It’s been a year since I attended my first black dance party. Did I know it was a black dance party? No. Kyle, how can you say it was a black dance party? There were 4 white guys. Me, the two guys I came with, and one other white guy.
It took place in a shopping center downtown at a restaurant. Very random. Naturally I blended in like a chameleon. I strolled to the dance floor.
Dancing is funny. Based on my research, black people dance in large groups. Unfortunately, I was not in one of their groups. I tried, but that got awkward real fast. I danced by myself. Imagine a curly blonde fro in the midst of real fros. I was home. I felt the eyes of people around me. Eyes that told of disbelief, amazement and jealousy. “Why Lance, I am rather intrigued by the Caucasian- American on the dance floor. He exudes charisma, but yet remains suave and debonair as a fine young gentleman of yesteryear.” I heard a black man say to his friend.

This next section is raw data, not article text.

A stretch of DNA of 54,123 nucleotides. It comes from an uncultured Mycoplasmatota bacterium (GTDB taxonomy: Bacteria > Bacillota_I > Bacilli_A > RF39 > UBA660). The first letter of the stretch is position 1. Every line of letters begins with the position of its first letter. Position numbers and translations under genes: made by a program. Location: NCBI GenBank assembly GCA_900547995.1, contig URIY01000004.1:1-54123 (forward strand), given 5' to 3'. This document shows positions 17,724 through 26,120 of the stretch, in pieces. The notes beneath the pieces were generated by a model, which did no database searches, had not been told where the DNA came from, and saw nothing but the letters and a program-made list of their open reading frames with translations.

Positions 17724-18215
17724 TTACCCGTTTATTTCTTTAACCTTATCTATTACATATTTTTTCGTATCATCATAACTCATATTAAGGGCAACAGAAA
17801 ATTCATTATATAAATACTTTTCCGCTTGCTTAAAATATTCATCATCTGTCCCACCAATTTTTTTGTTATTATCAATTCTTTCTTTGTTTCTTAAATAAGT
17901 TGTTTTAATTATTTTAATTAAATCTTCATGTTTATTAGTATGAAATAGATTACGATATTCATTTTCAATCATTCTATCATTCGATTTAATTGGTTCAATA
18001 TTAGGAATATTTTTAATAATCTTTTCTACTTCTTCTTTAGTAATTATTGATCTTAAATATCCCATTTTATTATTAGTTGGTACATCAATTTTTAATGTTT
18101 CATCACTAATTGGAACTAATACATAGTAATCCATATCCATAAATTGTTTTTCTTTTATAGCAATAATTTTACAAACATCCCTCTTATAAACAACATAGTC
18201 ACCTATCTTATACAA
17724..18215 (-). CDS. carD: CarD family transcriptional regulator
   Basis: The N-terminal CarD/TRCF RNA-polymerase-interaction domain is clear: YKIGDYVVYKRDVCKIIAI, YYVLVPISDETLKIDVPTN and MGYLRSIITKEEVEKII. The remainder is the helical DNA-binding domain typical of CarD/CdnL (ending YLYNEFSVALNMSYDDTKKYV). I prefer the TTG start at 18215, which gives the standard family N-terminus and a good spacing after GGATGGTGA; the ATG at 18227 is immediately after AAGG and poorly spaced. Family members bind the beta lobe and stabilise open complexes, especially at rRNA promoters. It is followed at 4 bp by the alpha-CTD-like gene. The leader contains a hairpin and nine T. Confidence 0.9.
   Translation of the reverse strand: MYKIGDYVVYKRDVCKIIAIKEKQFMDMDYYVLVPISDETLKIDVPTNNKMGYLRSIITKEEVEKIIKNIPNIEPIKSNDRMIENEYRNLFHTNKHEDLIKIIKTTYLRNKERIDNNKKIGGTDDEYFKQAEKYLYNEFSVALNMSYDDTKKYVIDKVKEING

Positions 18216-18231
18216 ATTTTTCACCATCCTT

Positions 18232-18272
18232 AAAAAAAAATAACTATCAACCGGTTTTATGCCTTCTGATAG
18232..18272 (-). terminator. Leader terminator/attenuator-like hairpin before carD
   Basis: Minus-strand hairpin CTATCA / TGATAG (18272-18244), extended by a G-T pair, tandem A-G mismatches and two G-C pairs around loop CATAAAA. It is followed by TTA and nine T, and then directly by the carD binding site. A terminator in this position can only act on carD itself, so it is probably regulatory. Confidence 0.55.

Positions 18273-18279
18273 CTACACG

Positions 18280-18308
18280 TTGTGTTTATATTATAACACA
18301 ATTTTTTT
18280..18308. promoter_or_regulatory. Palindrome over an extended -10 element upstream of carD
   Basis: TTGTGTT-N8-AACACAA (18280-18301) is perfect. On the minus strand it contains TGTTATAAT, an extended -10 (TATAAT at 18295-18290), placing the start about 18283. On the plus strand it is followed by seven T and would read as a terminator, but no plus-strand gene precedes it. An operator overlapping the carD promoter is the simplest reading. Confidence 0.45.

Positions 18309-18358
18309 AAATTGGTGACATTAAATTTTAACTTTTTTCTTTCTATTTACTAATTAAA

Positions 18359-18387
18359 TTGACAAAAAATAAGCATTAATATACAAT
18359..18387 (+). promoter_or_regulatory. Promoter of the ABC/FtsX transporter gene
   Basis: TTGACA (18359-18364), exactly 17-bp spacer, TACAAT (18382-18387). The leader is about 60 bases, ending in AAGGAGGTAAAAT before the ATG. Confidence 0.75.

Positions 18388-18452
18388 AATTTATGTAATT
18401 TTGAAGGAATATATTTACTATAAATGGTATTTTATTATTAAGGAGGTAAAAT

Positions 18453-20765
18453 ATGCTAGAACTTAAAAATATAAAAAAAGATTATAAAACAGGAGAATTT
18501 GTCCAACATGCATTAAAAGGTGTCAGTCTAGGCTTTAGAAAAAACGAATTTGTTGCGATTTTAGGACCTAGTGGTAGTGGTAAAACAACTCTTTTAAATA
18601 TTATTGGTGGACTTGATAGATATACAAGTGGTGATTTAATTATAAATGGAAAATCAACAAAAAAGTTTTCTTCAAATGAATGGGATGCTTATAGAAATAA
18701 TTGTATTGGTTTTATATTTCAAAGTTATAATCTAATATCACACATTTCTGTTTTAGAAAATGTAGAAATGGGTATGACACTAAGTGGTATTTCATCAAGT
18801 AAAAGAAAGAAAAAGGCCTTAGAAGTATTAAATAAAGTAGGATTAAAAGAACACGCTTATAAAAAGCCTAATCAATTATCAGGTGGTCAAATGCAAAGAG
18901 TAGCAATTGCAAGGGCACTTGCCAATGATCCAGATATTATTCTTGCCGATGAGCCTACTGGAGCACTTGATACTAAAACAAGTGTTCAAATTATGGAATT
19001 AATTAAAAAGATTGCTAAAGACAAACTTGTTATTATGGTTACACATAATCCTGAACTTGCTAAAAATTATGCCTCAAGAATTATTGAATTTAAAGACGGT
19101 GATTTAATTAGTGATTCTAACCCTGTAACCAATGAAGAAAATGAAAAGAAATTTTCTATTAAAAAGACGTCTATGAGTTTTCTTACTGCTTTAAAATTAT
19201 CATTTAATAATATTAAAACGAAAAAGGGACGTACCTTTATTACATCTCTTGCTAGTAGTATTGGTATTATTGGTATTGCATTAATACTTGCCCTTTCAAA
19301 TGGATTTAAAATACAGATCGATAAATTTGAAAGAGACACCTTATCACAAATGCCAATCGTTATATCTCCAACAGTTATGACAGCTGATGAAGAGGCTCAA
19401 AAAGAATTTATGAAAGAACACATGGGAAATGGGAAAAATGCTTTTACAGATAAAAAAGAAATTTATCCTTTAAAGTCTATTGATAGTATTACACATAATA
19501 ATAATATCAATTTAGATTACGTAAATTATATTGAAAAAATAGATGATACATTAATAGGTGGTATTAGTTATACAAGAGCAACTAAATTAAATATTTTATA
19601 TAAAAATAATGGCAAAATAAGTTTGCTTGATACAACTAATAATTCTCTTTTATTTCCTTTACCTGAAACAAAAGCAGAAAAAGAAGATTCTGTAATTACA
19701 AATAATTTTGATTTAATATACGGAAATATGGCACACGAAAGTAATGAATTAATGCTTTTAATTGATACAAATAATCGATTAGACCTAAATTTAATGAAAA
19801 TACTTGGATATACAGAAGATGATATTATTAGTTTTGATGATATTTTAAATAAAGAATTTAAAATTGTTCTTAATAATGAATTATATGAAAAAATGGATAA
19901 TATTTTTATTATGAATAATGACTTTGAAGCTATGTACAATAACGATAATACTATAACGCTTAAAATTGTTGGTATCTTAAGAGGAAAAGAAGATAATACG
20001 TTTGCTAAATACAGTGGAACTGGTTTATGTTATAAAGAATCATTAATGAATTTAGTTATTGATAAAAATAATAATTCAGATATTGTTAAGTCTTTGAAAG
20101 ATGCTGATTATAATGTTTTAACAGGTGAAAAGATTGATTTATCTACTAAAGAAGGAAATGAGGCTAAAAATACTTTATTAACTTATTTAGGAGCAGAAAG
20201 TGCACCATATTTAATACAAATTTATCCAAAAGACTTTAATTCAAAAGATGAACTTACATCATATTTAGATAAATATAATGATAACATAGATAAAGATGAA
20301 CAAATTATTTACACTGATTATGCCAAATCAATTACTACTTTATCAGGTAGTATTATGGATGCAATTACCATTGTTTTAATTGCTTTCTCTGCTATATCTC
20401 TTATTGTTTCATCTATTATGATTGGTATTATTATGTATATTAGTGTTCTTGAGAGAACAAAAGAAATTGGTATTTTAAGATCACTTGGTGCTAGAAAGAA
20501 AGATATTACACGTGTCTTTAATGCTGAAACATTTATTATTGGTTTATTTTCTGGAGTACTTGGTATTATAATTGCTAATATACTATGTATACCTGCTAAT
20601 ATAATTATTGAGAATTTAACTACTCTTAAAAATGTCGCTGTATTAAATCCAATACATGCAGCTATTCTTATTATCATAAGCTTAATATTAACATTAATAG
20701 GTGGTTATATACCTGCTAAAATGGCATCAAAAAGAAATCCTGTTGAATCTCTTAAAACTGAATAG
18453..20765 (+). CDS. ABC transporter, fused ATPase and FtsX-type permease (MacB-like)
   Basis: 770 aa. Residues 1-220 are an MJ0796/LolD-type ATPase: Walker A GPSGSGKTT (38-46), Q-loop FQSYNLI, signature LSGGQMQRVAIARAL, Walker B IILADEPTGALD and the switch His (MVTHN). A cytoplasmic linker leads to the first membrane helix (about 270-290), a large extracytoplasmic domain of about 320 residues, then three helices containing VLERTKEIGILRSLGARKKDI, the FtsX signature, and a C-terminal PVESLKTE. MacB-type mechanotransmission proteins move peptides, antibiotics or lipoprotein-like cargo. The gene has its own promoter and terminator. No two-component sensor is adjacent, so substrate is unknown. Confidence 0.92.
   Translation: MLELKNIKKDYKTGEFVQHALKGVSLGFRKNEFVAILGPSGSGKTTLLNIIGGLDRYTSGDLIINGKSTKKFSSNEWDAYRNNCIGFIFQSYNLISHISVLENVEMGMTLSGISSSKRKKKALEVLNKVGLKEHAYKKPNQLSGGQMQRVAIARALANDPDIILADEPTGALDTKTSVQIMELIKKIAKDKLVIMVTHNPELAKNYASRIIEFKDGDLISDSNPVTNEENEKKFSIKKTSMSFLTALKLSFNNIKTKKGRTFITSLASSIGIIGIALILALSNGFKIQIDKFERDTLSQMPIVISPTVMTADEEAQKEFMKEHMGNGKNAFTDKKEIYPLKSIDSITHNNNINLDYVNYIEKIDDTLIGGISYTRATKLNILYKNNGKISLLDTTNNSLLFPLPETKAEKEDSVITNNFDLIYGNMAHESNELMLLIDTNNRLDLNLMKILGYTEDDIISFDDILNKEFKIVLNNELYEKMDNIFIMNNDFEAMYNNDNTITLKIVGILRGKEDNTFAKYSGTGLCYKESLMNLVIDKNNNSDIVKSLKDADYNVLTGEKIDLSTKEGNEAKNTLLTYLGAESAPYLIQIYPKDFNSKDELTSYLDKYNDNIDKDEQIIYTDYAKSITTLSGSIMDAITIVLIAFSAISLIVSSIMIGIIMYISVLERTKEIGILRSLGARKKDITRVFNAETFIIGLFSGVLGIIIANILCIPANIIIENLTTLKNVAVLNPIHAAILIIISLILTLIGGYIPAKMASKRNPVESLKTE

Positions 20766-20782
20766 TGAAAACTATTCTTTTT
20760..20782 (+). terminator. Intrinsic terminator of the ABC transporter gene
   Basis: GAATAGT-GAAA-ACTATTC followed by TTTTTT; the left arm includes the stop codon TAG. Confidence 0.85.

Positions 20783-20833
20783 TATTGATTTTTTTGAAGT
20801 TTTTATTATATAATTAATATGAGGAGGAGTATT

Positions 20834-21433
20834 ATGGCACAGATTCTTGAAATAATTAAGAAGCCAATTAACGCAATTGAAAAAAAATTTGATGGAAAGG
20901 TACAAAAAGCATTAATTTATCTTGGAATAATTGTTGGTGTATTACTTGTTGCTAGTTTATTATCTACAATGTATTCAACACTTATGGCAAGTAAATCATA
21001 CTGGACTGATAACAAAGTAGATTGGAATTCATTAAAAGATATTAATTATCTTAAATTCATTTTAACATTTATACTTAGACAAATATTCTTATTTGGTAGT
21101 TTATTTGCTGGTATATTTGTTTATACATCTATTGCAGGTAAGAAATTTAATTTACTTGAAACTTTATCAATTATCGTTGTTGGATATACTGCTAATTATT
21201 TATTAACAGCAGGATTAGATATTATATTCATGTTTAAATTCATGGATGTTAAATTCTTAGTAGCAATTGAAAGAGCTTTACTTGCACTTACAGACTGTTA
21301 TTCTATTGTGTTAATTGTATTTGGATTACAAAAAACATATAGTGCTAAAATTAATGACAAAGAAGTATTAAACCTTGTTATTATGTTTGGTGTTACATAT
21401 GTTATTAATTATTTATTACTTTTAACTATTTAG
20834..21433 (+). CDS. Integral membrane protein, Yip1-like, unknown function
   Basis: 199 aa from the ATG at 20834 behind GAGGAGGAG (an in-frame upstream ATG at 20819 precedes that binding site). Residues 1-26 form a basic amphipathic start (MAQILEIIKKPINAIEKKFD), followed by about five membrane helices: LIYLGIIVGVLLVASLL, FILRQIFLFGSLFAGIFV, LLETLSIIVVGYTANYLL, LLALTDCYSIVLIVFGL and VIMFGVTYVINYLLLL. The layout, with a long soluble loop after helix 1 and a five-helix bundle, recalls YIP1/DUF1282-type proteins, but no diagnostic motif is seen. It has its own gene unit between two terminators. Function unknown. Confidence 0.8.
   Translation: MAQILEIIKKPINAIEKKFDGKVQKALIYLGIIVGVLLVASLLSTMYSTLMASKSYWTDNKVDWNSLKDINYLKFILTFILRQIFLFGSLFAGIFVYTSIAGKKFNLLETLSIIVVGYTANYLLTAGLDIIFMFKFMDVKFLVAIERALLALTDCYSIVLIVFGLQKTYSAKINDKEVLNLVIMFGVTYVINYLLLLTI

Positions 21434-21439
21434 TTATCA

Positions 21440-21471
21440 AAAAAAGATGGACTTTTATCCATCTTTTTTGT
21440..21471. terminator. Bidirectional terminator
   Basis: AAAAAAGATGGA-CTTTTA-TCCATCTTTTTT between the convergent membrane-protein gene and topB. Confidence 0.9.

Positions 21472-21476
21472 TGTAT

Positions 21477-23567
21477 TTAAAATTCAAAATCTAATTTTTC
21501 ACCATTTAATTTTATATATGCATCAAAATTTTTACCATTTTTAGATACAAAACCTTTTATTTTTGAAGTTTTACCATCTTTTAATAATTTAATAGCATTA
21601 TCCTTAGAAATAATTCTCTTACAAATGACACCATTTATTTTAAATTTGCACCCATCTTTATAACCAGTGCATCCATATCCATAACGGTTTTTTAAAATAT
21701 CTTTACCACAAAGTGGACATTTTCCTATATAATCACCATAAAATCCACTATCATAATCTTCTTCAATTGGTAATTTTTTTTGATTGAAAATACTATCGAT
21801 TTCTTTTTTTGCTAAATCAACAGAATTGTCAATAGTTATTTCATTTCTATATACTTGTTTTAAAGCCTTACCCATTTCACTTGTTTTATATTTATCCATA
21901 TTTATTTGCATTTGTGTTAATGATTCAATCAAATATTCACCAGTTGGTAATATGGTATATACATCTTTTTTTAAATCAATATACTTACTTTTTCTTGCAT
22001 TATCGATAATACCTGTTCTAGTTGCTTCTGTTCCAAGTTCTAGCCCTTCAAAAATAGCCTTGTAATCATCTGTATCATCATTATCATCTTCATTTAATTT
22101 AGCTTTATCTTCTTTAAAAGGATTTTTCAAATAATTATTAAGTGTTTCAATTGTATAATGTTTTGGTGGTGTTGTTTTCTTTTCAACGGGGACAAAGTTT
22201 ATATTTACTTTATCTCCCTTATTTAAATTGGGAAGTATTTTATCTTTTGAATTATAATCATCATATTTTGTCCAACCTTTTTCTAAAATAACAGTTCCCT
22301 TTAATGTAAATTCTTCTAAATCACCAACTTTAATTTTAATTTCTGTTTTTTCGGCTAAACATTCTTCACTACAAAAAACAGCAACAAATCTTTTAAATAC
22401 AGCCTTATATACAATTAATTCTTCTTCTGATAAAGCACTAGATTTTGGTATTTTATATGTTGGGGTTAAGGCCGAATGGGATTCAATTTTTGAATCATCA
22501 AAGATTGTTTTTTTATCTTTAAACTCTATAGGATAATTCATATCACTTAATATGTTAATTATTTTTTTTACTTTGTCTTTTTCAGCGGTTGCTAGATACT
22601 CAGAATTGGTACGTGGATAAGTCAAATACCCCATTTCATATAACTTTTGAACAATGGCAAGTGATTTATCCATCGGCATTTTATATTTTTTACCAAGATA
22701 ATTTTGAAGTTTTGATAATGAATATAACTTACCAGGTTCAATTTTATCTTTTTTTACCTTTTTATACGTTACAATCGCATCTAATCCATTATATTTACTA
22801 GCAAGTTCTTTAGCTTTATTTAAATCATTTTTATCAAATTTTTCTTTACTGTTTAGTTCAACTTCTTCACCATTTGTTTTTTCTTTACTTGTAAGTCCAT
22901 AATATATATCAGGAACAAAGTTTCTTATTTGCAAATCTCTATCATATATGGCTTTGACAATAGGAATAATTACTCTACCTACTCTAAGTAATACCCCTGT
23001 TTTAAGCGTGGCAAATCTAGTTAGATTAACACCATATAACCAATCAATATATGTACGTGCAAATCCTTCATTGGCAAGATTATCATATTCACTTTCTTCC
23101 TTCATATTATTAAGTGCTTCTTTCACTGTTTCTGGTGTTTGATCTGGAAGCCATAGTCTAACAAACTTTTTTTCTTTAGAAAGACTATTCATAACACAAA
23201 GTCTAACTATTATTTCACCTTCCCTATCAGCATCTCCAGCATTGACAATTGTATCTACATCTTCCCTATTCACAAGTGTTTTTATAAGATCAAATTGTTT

A ruckus breaks out in the back. I just keep dancing. The music stops. The DJ makes an announcement for everyone to “be cool.” The music plays. The ruckus turns into a scuffle. “What’s with all the hubbub?” I says. The owner told everyone to go home, and that the cops were on their way. The ruckus in the back turned into a brawl that involved a lot of people. Everyone ran, and was screaming. I grabbed my one white girl friend, and all of us got outside. Suddenly everyone pours out of the doors, and there’s a fist fight. The cops pull in, everyone is still screaming and running to their cars.Rumors of guns and knives. I don’t know, but I got the heck out of dodge. Cops swarmed, I yelled “get in the car, get in the car.” And we drove home.
I was sad. I just wanted to dance. I considered doing an interpretive dance that would bring tears and peace to those in the room. They would have loved it. Instead…that did not happen. The end.